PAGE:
case—including what information, if any, relating to PeopleFlo’s asserted trade
secrets is protectible. See M.H. Eby, Inc. v. Timpte Indus., Inc., No. 19-386, 2019
WL 6910153, at *8 (E.D. Pa. 2019) (declining to address whether alleged “knowhow” qualified as trade secret because to rule on such issues “at an early stage . . .
would require the court to wade into the substantive merits of the parties’ dispute”).
This case is still in the fact discovery stage, and key depositions on these issues
have not yet occurred. Thus, it would be premature—and inappropriate in response
to requests for sanctions—to wade into the merits as to the protectability of the
asserted trade secrets. See id.
Moreover, Sundyne and PumpWorks fail to establish that any sanction—let
alone the severe sanction of dismissal of the trade secrets claim and related
allegations—is warranted at this time. 2
In TNS Media Research, LLC v. Tivo
Research & Analytics, Inc., the Federal Circuit rejected a request for a similar
sanction where the plaintiff, in describing its trade secrets, “merely listed several
hundred documents, without explaining how these documents demonstrated the
existence of trade secrets.” 629 Fed. Appx. 916, 928 (Fed. Cir. 2015). The Federal
Circuit reasoned that it found “no indication that [the plaintiff] purposefully shirked
its discovery obligations” or violated any court order in waiting until after discovery
As PeopleFlo points out, Sundyne has not provided legal authority or other
support for its alternative sanction request for the appointment of a Special Master.
(R. 203, Pl.’s Resp. at 28.) Regardless, because Sundyne has not shown that
PeopleFlo violated a discovery order, the court denies the request to appoint a
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to narrow the description of its asserted trade secrets, and that even if it had, other
sanctions would have sufficed, such as “preclusion of omitted information” not
Id. at 929-30; see also Nationwide Sales & Servs., Inc. v.
Envirocare Techs. Int’l, Ltd., No. 16-6617, 2018 WL 2436969, at *7 (E.D.N.Y. May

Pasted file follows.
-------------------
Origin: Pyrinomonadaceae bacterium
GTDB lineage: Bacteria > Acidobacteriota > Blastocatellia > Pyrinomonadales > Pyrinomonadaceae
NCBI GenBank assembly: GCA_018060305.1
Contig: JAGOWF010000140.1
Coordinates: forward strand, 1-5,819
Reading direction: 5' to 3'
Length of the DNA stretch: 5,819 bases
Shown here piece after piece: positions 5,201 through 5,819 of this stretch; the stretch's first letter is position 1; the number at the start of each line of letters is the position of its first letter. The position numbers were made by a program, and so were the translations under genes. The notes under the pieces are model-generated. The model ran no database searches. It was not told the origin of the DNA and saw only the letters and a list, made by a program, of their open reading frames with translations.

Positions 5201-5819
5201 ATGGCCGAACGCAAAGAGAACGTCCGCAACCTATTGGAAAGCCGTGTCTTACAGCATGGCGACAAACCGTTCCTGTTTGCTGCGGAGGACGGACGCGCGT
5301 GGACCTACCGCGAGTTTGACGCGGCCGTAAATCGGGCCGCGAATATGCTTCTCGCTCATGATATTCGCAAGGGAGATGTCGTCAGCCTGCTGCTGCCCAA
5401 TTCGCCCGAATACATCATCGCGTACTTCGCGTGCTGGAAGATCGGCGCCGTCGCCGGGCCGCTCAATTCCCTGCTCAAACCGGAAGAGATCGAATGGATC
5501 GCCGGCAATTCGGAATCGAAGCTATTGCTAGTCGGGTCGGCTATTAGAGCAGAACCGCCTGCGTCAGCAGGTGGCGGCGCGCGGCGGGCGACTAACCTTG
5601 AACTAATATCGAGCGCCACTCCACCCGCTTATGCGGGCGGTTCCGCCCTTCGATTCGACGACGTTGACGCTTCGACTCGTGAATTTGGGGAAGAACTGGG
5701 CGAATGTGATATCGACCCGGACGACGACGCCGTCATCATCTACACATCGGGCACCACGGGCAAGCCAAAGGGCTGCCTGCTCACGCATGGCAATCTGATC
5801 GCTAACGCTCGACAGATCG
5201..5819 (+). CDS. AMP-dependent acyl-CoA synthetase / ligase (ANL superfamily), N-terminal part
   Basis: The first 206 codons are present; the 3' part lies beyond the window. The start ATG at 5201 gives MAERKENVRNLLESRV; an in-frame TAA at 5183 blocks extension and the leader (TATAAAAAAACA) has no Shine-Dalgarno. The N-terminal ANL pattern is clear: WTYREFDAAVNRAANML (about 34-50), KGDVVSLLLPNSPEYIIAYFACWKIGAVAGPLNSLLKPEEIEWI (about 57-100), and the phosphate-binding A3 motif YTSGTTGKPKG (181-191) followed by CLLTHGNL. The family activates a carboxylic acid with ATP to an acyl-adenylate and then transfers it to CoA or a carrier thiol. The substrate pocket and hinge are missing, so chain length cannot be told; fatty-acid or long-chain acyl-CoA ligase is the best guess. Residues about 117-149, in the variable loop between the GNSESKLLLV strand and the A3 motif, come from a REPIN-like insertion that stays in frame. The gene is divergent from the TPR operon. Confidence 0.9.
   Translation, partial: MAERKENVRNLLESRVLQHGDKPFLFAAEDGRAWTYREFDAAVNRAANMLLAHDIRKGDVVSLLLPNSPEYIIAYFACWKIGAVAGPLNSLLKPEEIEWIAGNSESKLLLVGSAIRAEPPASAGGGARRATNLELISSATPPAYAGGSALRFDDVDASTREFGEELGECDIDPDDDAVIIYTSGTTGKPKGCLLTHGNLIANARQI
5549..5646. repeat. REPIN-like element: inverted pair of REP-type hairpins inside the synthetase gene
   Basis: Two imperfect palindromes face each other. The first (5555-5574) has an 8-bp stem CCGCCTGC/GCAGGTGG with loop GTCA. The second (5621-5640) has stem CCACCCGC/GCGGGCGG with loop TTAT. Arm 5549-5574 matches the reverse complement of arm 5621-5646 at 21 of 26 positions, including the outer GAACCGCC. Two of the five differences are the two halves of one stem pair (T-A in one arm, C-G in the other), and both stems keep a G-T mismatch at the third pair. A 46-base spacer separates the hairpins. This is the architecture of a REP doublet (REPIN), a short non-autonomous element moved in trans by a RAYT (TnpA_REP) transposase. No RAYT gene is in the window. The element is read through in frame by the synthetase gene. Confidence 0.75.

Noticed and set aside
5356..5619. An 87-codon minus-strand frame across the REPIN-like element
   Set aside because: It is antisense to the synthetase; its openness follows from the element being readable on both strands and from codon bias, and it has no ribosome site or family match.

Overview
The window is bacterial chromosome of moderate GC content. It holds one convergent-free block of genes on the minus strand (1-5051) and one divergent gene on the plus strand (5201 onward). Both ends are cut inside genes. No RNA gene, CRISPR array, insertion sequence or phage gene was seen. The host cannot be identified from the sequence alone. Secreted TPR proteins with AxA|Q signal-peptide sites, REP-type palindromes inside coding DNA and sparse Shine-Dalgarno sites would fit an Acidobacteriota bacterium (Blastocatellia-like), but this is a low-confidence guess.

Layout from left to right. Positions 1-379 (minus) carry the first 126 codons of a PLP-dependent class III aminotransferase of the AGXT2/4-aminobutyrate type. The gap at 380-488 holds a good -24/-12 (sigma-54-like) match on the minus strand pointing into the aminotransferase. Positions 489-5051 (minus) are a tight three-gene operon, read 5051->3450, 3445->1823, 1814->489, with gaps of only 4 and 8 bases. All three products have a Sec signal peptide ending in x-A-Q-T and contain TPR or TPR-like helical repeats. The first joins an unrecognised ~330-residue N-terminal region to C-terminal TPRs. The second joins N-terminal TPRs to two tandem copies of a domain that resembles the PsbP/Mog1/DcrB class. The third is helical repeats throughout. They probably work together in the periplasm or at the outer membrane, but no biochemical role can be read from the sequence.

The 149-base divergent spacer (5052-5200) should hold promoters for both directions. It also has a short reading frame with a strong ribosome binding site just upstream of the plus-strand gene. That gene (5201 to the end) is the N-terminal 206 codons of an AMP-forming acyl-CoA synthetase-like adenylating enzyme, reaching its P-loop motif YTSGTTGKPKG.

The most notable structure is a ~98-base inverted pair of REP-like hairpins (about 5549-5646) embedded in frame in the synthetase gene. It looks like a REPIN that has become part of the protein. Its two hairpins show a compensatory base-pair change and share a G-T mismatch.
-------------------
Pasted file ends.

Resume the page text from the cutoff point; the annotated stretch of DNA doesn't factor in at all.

30, 2018) (citing TNS and noting need to “exercise . . . caution before . . . impos[ing]
the extreme sanction of dismissal based on a failure to adequately identify trade
As in TNS, neither Sundyne nor PumpWorks has established that PeopleFlo
disobeyed a discovery order. See Lynchval Sys., Inc. v. Chi. Consulting Actuaries,
Inc., No. 95 CV 1490, 1996 WL 735586, at *7 (N.D. Ill. Dec. 19, 1996) (“Rule 37(b)(2)
only authorizes a court to impose a sanction if the party fails to comply with a
discovery order.”). Sundyne and PumpWorks may not like PeopleFlo’s answers, but
they did receive them.
They also have not shown that “preclusion of omitted
information” is an insufficient remedy for untimely supplementation of PeopleFlo’s
trade secrets. TNS, 629 Fed. Appx. at 929-30. Nonetheless, because PumpWorks
alleges in its motion that PeopleFlo has now produced so much information that it
cannot determine what actually constitutes PeopleFlo’s trade secrets, (R. 189,
PumpWorks’s Mem. at 8), the court expands its admonition to PeopleFlo to make
clear that it will be barred from using or relying on any responsive technical
information it fails to disclose or identify with reasonable particularity, as required
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by Rule 26(e). This will be especially true if “such failure results in prejudice to”
Sundyne or PumpWorks. TNS, 629 Fed. Appx. at 929-30.
For the foregoing reasons, the motions for sanctions are denied.
Young B. Kim
United States Magistrate Judge